BETHESDA, Md. (AP) — Tiger Woods back on the golf course is a big deal.
There was never any doubt, except for one sarcastic scribe who was walking toward the first tee at Congressional and noticed a sparse gallery for Woods' first appearance in three months. "Tiger really packs them in."
This was before realizing a few moments later that Woods was starting his round on No. 10.
Fans stood side-by-side down the entire left side of the 221-yard hole and three-deep around the green at 8 a.m. Thursday, with hundreds more watching from the patio and balcony of the multitiered clubhouse at Congressional. Woods always has been must-see golf.
But what did they come to see?
Woods appears to have his health back. He said as much following his brief stay at Congressional — no pain, no twinges, no worries from back surgery March 31. That allowed him to use the word "encouraged" after missing the cut by four shots.
What did they expect to see?
Because until Woods gets his game back, the excitement over his return will revolve more around his incomparable past than the potential of his future.
Let's be realistic. Woods is 38 going on something much older. He now has more surgeries (five) than green jackets (four). And for all the talk about his swing being slightly shorter or any other technical aspect of his game, what can't be ignored is he no longer makes as many putts as he once did. No one can make them all forever.
Most peculiar was the reference to the Quicken Loans National as a rehab assignment.
Maybe that was the case, but it wasn't always like that. When he was younger — and healthier — Woods could return from a long layoff and play as if he had never been gone. He missed two months after his first knee surgery as a pro and won his first tournament back by four shots.
He was able to practice more in those days, and that should not be overlooked. Woods didn't say exactly how long he had been practicing before he arrived at Congressional except that he worked his way through the bag — 10 additional yards every day or two — until he was hitting drivers "a couple of weeks ago."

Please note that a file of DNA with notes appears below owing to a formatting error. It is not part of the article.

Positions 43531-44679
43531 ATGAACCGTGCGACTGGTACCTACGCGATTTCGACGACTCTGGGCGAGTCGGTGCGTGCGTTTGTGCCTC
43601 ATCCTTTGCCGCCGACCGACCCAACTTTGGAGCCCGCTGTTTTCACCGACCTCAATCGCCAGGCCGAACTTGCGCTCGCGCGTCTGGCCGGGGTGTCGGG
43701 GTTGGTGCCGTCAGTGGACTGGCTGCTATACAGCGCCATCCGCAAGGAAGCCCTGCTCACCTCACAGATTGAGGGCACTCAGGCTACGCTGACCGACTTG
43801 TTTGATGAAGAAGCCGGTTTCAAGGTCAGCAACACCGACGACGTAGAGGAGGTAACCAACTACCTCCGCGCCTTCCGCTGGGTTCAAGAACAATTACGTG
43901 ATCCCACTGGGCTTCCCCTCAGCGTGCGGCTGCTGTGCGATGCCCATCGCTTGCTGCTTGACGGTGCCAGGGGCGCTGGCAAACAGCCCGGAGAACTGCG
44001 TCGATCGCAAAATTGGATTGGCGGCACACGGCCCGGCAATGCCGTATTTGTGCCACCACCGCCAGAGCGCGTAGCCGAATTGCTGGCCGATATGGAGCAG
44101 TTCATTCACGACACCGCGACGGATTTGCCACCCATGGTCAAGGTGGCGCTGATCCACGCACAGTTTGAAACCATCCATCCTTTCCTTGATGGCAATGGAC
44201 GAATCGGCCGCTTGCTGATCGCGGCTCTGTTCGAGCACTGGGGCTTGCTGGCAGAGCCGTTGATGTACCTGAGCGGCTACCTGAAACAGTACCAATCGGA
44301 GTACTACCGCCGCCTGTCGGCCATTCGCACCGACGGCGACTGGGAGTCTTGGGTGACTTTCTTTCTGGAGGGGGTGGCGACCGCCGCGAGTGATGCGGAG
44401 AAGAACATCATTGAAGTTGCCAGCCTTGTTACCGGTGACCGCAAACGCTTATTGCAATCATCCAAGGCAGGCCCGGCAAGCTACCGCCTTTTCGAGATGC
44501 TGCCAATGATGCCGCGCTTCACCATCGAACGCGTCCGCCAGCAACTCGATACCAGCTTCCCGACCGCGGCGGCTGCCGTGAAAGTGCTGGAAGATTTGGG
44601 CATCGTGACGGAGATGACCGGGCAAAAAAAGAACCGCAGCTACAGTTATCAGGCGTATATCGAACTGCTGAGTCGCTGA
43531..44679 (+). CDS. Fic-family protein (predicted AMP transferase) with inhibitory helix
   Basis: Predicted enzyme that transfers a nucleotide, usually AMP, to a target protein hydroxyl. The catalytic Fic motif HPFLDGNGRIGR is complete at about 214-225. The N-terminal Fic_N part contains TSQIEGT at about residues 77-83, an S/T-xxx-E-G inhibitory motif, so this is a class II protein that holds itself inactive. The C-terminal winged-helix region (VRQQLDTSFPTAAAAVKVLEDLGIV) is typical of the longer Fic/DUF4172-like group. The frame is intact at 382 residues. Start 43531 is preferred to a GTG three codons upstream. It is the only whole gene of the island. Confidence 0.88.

It was unusual to hear Woods say when he announced his return that he would be rusty, and then to say when he arrived at Congressional that while winning remains the goal, it surely was going to be harder.
His expectations clearly were lower than ever, and perhaps ours should be, too. That just goes against the way he approached the game his entire life.
Woods played without pain, and that should count for something. It was the first step on the road back, however long that road is, and it would be foolish to allow one tournament to be the measure of his season, however short his season turns out to be.
Woods has three tournaments — the British Open, Bridgestone Invitational and PGA Championship — to qualify for the FedEx Cup playoffs. Otherwise, he would have more than a month off. And that might include the Ryder Cup.
U.S. captain Tom Watson wants him on the team, though he offered a strong caveat Tuesday.
"I want him on the Ryder Cup team if he's healthy — and playing well," Watson said.
But what if he's playing like anyone else?
Woods says he did not rush his return to golf, though he should have known there would be a rush to judgment. This was his first competition in three months. Then again, he wasn't playing all that great even before his surgery.
He said the back problems would come and go until they started showing up with alarming frequency, which led to surgery to alleviate a pinched nerve. The first sign of trouble dates to August 2012 at Bethpage Black, when he struggled to bend over and stick a tee in the ground.
He won five times the next year.
That would suggest it's wise to give him time — more than one tournament, maybe even more than three.
Predictions are a dangerous business in any sport, especially golf. Woods remembers the skeptics who questioned his first big swing change with Butch Harmon, the one that eventually produced his greatest era of dominance. The critics had a field day with Woods working with Hank Haney until he delivered another spectacular run. In a two-year period covering 34 tournaments, he won 18 times (including four majors) and was runner-up six times.
That stretch ended with the 2008 U.S. Open at Torrey Pines, right before his fourth and most invasive knee surgery. He has not won a major since.
Woods is playing golf again, and that's important.
What really would build the excitement is to win. That will get people talking about what he might do instead of what he once did.